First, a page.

A late model Dodge Durango has been parked in front of our house for a couple of weeks now. My husband and I live on a short, narrow street in the historical section of Sag Harbor. I have a general disdain of SUVs for obvious, gas-guzzling reasons. I assume their drivers are hoggy, inconsiderate, and motivated by self-entitlement. I rarely admit that I used to own one and loved it. But now, like a reformed smoker (I used to do that too) who hates cigarettes (the worst kind) I have turned on SUVs and their owners with self-satisfied, self-righteous indignation. But my nasty feelings for this particular Durango have more to do with the space it has been claiming on our street.
I want to leave a mean, anonymous note for its owner but I never do. Each day I imagine something clever to say in the note I never write. Like many houses in the village, we don’t have a driveway or a garage. And since there are two major “remodels” happening on either side of us—there has been a shortage of available parking space for those who live on the street.
Who would be so self-involved to park this big honking thing in front of our house and leave it for days? While the rest of us (good citizens, we are) cleared our vehicles from the street for the snow plows to do their jobs last week in the storm, the Durango taunted at the curb. Where was its owner? On vacation? In the city? For days, it sat covered in snow—a parking ticket poking from its windshield. Even when the snow melted it remained—ticket be damned.
I eventually peered through the tinted windows hoping to find some identification. I was ready to call the owner and give him or her a piece of my mind. On the passenger seat was a fashionable pair of sunglasses and a lipstick. Two empty coffee cups sat in the cup holder. A business card from a local hair salon had an appointment written across it. In the rear cab, a cozy old quilt was spread for a dog. The same stuff anyone might find on any day in my car.
Days pass. The Durango is still outside our front door. It sits at the curb like a grudge. It seems to be growing larger, or is that me? I call the local police. They ask and I give them the license plate number. There is a patrol car in front immediately. When it pulls away, I am satisfied that perhaps now the selfish owner will finally move this big elephant. I wonder why I haven’t done this sooner.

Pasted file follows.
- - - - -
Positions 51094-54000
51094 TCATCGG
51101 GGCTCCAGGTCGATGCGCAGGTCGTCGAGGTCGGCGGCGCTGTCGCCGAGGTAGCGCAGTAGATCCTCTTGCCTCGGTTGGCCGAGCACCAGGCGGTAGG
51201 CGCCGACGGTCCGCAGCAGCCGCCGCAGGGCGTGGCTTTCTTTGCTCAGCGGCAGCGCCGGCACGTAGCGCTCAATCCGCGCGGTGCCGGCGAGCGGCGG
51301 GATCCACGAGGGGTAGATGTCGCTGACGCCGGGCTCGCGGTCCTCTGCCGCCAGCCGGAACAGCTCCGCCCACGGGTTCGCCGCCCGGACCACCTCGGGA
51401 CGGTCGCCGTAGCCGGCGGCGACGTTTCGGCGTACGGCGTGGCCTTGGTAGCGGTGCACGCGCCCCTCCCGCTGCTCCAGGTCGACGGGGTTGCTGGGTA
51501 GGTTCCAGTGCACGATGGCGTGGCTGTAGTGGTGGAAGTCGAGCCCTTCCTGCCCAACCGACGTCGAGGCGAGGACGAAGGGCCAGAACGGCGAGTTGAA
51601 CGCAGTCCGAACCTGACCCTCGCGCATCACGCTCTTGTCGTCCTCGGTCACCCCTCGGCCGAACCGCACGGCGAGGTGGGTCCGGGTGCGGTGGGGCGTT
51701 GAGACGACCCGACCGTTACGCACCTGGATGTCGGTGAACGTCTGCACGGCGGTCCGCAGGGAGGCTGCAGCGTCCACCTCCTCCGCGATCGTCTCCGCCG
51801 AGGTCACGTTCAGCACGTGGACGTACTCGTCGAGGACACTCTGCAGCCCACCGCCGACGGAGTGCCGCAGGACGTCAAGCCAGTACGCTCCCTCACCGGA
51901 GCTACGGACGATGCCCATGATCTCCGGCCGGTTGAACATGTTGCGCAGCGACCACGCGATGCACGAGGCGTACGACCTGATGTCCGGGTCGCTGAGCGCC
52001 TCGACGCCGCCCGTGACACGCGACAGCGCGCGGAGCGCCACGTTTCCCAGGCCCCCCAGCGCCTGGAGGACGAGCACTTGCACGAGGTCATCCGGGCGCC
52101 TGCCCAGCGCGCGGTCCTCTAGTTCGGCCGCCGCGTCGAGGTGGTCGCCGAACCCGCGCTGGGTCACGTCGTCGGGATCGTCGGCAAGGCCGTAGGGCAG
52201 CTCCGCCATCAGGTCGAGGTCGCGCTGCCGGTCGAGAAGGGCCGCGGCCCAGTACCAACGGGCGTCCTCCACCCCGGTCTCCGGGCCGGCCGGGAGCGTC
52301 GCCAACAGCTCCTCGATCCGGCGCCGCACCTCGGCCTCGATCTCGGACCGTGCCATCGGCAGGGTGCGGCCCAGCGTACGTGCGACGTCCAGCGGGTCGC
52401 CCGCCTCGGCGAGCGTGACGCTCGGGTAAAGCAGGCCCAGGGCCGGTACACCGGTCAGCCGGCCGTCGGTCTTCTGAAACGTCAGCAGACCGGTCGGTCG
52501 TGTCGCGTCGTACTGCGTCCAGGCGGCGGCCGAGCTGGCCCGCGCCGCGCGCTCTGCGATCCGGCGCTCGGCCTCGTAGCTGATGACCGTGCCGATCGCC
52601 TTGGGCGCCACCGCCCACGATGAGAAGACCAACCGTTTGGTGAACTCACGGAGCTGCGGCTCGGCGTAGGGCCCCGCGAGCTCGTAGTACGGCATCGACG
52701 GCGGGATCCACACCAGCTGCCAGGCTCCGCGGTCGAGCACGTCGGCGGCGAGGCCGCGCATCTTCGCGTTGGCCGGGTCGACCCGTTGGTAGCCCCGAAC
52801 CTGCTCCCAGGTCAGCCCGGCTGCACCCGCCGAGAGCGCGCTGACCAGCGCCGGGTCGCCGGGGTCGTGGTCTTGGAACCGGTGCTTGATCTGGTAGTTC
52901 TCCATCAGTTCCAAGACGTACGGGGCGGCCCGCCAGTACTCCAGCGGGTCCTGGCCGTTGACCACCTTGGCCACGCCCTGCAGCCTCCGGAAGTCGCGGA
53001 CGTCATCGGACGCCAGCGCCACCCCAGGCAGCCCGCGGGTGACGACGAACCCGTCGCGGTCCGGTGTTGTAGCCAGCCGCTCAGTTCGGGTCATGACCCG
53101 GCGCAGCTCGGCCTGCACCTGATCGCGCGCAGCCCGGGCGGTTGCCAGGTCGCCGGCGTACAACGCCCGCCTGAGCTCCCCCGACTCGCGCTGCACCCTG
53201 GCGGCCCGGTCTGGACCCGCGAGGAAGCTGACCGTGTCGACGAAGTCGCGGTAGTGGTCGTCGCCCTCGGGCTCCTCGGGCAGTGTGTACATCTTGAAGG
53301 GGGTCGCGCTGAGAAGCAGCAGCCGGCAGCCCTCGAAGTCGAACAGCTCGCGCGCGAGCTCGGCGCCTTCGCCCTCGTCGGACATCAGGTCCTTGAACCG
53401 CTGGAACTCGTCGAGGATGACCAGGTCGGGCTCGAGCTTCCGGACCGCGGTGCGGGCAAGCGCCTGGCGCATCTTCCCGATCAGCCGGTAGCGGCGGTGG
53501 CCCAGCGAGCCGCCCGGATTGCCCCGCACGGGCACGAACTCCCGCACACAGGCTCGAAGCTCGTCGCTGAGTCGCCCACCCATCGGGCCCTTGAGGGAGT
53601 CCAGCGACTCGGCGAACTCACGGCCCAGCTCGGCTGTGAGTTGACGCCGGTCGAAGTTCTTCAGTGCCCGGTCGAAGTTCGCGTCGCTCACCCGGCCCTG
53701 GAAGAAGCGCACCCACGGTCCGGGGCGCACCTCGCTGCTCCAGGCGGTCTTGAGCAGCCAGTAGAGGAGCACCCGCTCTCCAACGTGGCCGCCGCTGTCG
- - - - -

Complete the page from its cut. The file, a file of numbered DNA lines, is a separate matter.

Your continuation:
Later, as I leave my house, a Sag Harbor patrol car returns. He asks if I am the person who called about the Durango. When I tell him I am, he tells me the car won’t be moved for at least another week or longer. I want to protest but before I can, he tells me the woman who owned the Durango has died. “It was unexpected,” he says. “Her family is dealing with all that needs to be done right now.” He pulls the parking ticket from the windshield and drives off. I stand planted on the street.
It’s funny how quickly nasty feelings of judgment, resentment, and anger disappear when the context changes. I’m immediately ashamed of my self-righteousness. I’m ashamed of my judgments, my impatience. I see the owner of the Durango in a new light. Even the abandoned, hulking car looks different. The items left behind take on new meaning. Sunglasses, lipstick, the dog blanket. The hair salon card with a new appointment on it! The Durango is filled with an ordinary day. An ordinary day interrupted.
I have so many questions without answers. She parked her car in front of our house with the expectation that she would return to the rest of her day. To the rest of her life. What happened? I am left awed by death. One can be fully alive on the earth one day and vanished the next.
At night, I see it below on the street—bathed in streetlight—from our bedroom window. Its lumpish bulk, a steady rebuke of how unexpectedly a life can end. I know this fact. That life is uncertain. I’ve always known it. We all do, don’t we? Yet, in some small, quiet place, I know that when this car is finally moved, its ready reminder of life’s fragility will fade. My days will continue, filled with their busy-ness. I vow to not judge. I promise to release resentment. I will have more patience. And for a time, I may. But after a while, with the Durango gone, I may forget and my understanding of the most basic truth will fade once again.